Wednesday 10th April 2019 at York Theatre Royal.
In this new hyper-contemporary production, Joseph Conrad’s 1899 novel Heart of Darkness is ‘retold for today’ by imitating the dog. A text very much of its time, this production takes the bull by the horns and in a supremely meta set-up, offers the text in a new light: film production live on stage.
We meet a cast of creatives collaborating on a film production of the text and are made privy to the debates surrounding adapting this particularly problematic text for 2019 audiences. We also see the film taking shape in what is ultimately a highly stylised and sophisticated piece of theatre.
Three segmented screens hang over the stage space and onto this live action is projected; we’re watching the shooting of a movie in two formats at once. As the ensemble seamlessly follow the actors with cameras, green screen and various other impressive technologies are used to thrust our actors into the Congo, through every weather and seemingly onto every highway and back road in Europe.
Special effects used in such sequences vary from intense noir thriller vibes to cartoonish comic book strip with images deliberately pixelated and sketched rather than realistic. All manner of angles manipulate the telling of the tale and it’s fascinating to see the camerawork take shape, marrying the action below the screens with the illusions being simultaneously created above.
The technical demands of this production are consequently rather mighty. Co-writers and directors Andrew Quick and Pete Brooks have stepped outside of the box and waved goodbye to it. Projection, video and production designs are the USP, heart and soul of this piece and Simon Wainwright’s work gives the whole production a keen air of sophisticated artistry, supported by excellent Music (Jeremy Peyton-Jones) and Lighting (Andrew Crofts) design.
Matt Prendergast takes the role of lead adaptor/ director working with a creative team looking to produce this modern adaptation of Conrad’s novel. He approaches the text academically, valuing its place within the literary conon and insisting that while Conrad’s novel is undoubtedly racist and therefore somewhat unsalvageable as is, Conrad was a radical progressive. As such, his depictions of Africa and Africans in the hell haze of colonialism can in fact be interpreted as a self-conscious critique of European interests in colonisation.
Prendergast makes easy work of portraying both a credibly intense creative passionate about his work and a dark, deeply corrupt villain, switching between brooding mastermind of the arts to cruel destroyer of all he purveys with impressive dexterity.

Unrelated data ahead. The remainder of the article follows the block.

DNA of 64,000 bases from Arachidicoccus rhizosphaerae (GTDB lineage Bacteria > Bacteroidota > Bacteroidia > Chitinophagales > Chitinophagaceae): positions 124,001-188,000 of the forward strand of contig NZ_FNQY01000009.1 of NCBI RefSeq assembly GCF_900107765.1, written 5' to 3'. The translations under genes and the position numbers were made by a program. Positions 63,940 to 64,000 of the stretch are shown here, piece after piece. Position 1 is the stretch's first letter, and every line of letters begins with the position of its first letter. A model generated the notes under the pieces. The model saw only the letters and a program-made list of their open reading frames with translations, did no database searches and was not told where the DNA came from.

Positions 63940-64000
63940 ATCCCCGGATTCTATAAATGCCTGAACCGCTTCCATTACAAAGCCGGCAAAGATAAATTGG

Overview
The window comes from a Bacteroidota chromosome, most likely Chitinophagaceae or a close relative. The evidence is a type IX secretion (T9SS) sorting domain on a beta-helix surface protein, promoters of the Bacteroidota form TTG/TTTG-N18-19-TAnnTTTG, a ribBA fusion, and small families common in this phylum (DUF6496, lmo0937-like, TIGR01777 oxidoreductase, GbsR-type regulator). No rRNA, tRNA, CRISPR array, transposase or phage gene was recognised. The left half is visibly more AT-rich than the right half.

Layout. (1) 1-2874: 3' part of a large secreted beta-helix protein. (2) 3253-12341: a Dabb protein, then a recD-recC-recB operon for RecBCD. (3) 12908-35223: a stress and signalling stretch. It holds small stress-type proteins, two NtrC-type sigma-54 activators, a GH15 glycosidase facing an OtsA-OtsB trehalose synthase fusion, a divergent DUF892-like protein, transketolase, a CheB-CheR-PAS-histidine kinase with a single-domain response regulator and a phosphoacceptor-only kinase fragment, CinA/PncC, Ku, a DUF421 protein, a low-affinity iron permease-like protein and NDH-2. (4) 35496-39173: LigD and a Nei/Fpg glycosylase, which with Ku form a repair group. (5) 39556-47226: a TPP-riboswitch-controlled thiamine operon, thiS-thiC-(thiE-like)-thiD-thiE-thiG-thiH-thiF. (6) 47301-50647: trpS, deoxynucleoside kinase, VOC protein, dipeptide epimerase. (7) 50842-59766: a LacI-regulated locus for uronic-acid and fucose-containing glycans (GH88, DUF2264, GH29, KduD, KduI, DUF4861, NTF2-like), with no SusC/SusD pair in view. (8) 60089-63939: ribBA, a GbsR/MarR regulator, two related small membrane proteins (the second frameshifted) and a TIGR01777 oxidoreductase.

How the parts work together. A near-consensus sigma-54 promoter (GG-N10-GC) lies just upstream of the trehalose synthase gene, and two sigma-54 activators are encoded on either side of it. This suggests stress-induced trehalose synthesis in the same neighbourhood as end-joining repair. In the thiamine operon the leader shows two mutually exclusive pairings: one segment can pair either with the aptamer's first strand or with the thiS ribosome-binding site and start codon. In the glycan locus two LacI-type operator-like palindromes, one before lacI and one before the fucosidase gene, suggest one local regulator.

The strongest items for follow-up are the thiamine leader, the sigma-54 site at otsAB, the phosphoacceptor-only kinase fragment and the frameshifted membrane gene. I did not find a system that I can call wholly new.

Speaking of which, Keicha Greenidge captivates with great dexterity throughout. Greenidge first appears as the lead, Marlow, the noir detective of the film. Over time it transpires that her character fought for the role of Marlow, taking Conrad’s flaws in hand and doing her best to combat the challenges of the work by making Marlow an intelligent and deeply driven black female in a position of power and influence, worlds away from the black women depicted in the pages of Conrad’s novel.
Like Prendergast, Greenidge is adept at switching between the principled young actor fighting the good fight and demanding change for a 2019 production and the brooding character facing great peril.
With a cast of five, this production is performed as a highly skilled and drilled ensemble piece. Laura Atherton, Morgan Bailey and Morven Macbeth (a great quietly imperious villain) join Prendergast and Greenidge, taking various minor roles and narrating while simultaneously providing filming and stage hand functions. It’s a deeply impressive system to watch the five of them manipulate the blank space to conjure scenes so far away from the interior of a theatre in 2019 and in this sense, the production is splendidly ambitious.
Ultimately, Heart of Darkness is no walk in the park. There are no characters who invite whole-hearted connection or investment. It’s dark and dreary with glimpses of thrilling danger and some shock tactic moments. It’s the dynamic of seeing actors as creatives during the collaborative process which creates the strongest layer of interest, along with the ambitious set-up of live filming. Imitating the dog’s approach to Conrad’s work shows not just a keen interest in modernising the telling of the story, but interrogating the piece in its original form and being willing to talk about the elephant in the room when considering a text like this for the basis of a contemporary performance. A very ambitious and interesting work.
imitating the dog’s Heart of Darkness is a co-production with Marche Teatro, Italy, Cast, Doncaster, Lancaster Arts at Lancaster University and Theatre by the Lake. It tours until May 11th 2019 and you can find information on venues and tickets here.
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